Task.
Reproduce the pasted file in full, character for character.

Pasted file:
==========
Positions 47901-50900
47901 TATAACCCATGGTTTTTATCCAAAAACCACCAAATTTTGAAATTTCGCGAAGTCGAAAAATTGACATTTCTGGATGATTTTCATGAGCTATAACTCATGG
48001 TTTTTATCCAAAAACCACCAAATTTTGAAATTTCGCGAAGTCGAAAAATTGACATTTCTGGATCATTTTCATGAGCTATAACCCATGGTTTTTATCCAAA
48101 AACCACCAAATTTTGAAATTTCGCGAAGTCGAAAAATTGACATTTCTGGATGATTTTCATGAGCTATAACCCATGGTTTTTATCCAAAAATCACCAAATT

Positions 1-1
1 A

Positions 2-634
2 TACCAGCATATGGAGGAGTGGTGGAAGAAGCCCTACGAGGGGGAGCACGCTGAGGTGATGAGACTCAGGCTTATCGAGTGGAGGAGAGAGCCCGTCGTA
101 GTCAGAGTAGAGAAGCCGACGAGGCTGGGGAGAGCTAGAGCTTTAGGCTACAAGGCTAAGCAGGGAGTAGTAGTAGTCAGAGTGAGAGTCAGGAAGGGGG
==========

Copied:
Positions 47901-50900
47901 TATAACCCATGGTTTTTATCCAAAAACCACCAAATTTTGAAATTTCGCGAAGTCGAAAAATTGACATTTCTGGATGATTTTCATGAGCTATAACTCATGG
48001 TTTTTATCCAAAAACCACCAAATTTTGAAATTTCGCGAAGTCGAAAAATTGACATTTCTGGATCATTTTCATGAGCTATAACCCATGGTTTTTATCCAAA
48101 AACCACCAAATTTTGAAATTTCGCGAAGTCGAAAAATTGACATTTCTGGATGATTTTCATGAGCTATAACCCATGGTTTTTATCCAAAAATCACCAAATT

Positions 1-1
1 A

Positions 2-634
2 TACCAGCATATGGAGGAGTGGTGGAAGAAGCCCTACGAGGGGGAGCACGCTGAGGTGATGAGACTCAGGCTTATCGAGTGGAGGAGAGAGCCCGTCGTA
101 GTCAGAGTAGAGAAGCCGACGAGGCTGGGGAGAGCTAGAGCTTTAGGCTACAAGGCTAAGCAGGGAGTAGTAGTAGTCAGAGTGAGAGTCAGGAAGGGGG